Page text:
I won't be bothering to go to Mr Duncan's website, his story was at best totally incoherent.

These "Republican" business as usualers years ago denounced "Keynesian stimulus", are now embracing it as their own as they did with Reaganism which was no more than spending money you don't have on stuff that's not needed.

There is no such thing as "Keynesian stimulus", spending printed money is always spending printed money, spending borrowed money is always spending borrowed money. 

The problem with grand Government directed "Apollo" schemes (coming from people that oppose big Government schemes like "Star Wars") is the money ends up being directed into political pet projects like "genetic engineering", "carbon capture"and "drill baby drill". It's about the People running governments buying political popularity to keep themselves office by a promise that tomorrow will be the same as today only better, their vision only extends to the next election. We no longer have "leaders" we have followers.

At first sight of Mr Duncan wanting to spend bucket loads of printed cash on "genetic engineering", one immediately get the drift of a wannabe politician.

If we are going to enter the fantasy world of money pulled from thin air and thrown out windows it doesn't matter if the recipients are bankers or genetic engineers. Attempting sell it as being as good as earning real money by hard work in creating something of value is simply fraud.

Money only ever represents the goods/assets in the economy, if the volume of money created is not matched by the value of goods/assets in existence then the value of money must fall. Whilst it is true that the size of the global economy and the deflationary trend with globalized labor costs and the decline of interest rates to near zero are to an extent masking the problems with economies and are allowing short term money printing to occur without "hyper inflation". It can't last forever, the day of failure can't be predicted it's like quantum mechanics. There are no survival strategies other than not needing very much. Gold is only worth something if people are prepared to exchange it for something else. I have the view that day the collapse comes gold won't be worth much, a good pair of boots, a sack of wheat or a gallon of gas might be a lot better.

Ponzi schemes look like super investments until the day they fail, then everybody's broke.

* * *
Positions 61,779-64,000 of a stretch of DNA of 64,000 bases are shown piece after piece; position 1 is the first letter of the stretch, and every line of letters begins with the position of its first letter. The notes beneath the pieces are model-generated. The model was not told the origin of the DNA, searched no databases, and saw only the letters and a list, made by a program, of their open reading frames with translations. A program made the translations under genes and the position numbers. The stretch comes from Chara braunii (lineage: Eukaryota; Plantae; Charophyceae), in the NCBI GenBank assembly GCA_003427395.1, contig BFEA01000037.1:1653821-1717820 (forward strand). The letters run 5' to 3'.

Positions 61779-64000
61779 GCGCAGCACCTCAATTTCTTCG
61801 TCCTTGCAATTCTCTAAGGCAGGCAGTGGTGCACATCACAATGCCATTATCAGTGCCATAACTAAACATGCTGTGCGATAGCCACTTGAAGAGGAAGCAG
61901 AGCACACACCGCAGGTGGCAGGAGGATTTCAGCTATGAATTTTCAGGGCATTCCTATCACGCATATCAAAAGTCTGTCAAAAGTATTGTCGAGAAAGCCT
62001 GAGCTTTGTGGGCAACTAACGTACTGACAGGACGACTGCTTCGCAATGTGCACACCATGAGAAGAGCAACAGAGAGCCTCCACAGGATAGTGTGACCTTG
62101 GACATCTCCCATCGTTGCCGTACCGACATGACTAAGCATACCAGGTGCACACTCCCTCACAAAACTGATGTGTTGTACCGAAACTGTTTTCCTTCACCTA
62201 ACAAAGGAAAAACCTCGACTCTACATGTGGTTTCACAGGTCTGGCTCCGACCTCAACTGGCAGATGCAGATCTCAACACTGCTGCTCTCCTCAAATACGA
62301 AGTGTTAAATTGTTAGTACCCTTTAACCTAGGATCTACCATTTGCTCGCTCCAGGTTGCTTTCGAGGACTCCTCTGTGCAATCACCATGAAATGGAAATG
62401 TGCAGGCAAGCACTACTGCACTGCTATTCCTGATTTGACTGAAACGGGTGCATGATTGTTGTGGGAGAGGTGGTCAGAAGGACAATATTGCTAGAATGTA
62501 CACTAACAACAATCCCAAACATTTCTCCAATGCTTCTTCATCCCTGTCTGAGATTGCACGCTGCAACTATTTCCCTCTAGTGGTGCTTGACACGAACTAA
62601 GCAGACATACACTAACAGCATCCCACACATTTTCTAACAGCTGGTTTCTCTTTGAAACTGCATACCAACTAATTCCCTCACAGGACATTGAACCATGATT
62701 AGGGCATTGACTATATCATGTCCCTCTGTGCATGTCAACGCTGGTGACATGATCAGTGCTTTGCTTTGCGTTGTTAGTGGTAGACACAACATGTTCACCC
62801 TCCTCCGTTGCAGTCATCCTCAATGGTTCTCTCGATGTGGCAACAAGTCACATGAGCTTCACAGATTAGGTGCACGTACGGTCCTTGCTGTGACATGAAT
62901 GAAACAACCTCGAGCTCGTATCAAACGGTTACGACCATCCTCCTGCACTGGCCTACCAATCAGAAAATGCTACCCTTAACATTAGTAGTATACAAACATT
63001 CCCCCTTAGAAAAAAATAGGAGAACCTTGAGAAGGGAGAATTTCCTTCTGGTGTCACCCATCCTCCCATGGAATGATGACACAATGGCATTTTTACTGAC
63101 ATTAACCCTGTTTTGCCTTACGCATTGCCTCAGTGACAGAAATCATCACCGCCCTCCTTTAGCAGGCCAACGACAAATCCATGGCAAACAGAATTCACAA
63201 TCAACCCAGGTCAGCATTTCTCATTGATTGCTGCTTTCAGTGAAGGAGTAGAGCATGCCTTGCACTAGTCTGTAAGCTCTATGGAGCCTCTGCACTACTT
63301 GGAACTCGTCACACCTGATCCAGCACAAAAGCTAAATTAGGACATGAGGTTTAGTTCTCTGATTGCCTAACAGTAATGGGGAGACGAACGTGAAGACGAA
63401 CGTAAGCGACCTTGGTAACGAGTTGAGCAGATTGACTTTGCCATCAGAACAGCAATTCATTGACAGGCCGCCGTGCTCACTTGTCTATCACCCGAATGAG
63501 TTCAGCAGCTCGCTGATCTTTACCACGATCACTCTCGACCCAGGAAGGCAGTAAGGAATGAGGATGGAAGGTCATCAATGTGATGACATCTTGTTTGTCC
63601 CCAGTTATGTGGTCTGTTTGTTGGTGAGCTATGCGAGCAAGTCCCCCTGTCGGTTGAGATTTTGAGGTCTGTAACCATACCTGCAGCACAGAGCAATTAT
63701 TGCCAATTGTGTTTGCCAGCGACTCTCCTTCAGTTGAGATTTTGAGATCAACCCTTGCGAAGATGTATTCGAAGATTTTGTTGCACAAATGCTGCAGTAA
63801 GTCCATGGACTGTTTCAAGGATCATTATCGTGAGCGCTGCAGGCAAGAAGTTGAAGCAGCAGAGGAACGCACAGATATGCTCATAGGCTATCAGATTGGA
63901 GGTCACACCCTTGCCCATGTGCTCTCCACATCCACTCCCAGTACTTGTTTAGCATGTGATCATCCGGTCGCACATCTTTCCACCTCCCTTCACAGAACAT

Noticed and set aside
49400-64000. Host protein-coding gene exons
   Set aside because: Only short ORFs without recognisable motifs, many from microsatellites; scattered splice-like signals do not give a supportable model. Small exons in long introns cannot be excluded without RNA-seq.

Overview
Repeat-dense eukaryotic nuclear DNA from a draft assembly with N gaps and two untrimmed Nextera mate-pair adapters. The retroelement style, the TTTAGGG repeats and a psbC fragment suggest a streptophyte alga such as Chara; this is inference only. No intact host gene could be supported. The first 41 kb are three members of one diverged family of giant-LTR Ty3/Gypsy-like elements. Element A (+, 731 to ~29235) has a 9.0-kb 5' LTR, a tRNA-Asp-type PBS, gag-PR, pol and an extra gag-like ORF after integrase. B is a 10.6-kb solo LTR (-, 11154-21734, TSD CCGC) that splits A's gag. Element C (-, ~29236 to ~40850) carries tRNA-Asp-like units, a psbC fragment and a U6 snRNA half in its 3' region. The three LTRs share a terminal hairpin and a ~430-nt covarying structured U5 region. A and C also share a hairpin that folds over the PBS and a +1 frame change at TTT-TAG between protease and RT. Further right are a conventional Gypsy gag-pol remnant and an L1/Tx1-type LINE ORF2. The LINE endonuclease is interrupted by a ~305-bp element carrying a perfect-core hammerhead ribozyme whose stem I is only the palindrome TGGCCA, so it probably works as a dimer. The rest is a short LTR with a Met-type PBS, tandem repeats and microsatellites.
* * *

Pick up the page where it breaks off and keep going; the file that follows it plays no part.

What Governments have to be doing is working out how to structure managed decline, the banks must fail interest payments are not mathematically possible in either a steady state or a declining economy. The whole "borrowing and lending" structures will have to be altered with consumer finance largely curtailled.

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Watch "QE Is Debt Cancelation", Richard Duncan's video

Chris,

Thank you for inviting me to be your guest and for conducting such a great interview.

One of the things we discussed is "QE Is Debt Cancelation".  The central  banks don't want the public to understand this, but it is true.  When a central bank prints money and buys a government bond, it effectively cancels that  government debt.

I have recently made a Macro Watch video that explains how this works in considerable detail.  This is an enormously important subject.  It is impossible to understand the true state of the global economy, central bank strategy or the policy options available to us until this fact is understood.

I would like to share this video with the Peak Prosperity community.  Please click on the following link to watch "QE Is Debt Cancelation":

http://www.richardduncaneconomics.com/qe-is-debt-cancellation-free-video/

Richard Duncan

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The Kiss of Death,Mr. Duncan.

I for one appreciated you effort to explain how debts are canceled with that thimble and pea trick. (My imprimatur is probably the kiss of death).

Your views are in line with the ideas of Nichole Foss who says that there are too many claims on underlying assets, and that these will have to be annulled by some mechanism.  Are you implying that there will be losers in this current arrangement? 

Is my assumption correct that the big losers will be the buyers of bonds ? (Code for pension funds).

I am all for a bit of planning. Look where laissez faire has got us to.

If we followed the script laid out by either The Club of Rome and diverted our capital from industry to agriculture (and some other medicine) by 1982 we would have stabilized the economy to a level enjoyed in 1890. Not very good, but a lot better than what we have coming down the turnpike. 

Gerard K O'Neil's pleas also fell on deaf ears. 

Well here we are now, looking at each other.

 

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some flaws in thinking

Mr Duncan has a good grasp of how a lot of the pieces fit together.  A lot of what he said was right.  But there were some flaws in his thinking that I feel are important to mention:

"QE is debt cancellation - the more we do, the better"